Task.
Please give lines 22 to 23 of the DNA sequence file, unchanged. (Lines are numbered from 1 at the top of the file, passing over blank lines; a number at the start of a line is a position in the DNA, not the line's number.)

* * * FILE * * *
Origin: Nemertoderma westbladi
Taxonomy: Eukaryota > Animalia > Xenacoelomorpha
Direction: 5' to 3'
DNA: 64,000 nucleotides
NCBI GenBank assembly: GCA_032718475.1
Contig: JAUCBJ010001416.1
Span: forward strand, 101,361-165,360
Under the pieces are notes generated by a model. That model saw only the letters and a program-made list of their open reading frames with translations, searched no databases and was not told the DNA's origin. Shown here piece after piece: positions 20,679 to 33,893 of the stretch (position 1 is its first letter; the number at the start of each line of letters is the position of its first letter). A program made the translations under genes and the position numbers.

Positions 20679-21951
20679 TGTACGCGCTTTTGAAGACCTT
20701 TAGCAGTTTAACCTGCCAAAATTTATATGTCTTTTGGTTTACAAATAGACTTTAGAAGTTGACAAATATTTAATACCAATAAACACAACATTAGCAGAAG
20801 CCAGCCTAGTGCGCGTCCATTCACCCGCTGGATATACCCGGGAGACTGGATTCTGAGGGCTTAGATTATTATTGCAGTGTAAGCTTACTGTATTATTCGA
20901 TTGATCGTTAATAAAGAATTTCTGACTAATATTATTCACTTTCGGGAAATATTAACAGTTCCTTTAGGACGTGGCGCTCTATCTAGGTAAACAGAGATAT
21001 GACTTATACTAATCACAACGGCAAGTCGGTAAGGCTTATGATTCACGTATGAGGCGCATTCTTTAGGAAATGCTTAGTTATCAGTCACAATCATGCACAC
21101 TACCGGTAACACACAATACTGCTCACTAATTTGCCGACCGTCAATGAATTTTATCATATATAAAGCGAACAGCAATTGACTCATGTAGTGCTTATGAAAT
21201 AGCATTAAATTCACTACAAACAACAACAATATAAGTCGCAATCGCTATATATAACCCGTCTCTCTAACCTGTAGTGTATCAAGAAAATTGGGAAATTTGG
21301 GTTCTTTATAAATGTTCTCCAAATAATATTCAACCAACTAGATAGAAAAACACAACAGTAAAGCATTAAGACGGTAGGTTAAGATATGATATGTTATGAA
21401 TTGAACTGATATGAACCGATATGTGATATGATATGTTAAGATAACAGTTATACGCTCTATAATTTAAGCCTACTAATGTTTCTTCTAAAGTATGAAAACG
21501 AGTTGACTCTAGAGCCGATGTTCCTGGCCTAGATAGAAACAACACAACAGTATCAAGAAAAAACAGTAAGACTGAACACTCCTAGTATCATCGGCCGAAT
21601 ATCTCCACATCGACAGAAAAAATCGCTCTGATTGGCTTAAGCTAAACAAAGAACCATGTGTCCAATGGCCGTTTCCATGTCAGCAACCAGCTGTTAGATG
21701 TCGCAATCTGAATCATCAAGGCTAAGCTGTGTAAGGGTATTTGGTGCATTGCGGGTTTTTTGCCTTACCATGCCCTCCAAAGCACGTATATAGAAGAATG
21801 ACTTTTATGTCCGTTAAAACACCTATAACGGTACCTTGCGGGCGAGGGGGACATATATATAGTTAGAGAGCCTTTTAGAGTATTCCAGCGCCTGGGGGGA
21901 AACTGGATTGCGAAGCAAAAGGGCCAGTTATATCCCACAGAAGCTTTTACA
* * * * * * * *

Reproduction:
21801 ACTTTTATGTCCGTTAAAACACCTATAACGGTACCTTGCGGGCGAGGGGGACATATATATAGTTAGAGAGCCTTTTAGAGTATTCCAGCGCCTGGGGGGA
21901 AACTGGATTGCGAAGCAAAAGGGCCAGTTATATCCCACAGAAGCTTTTACA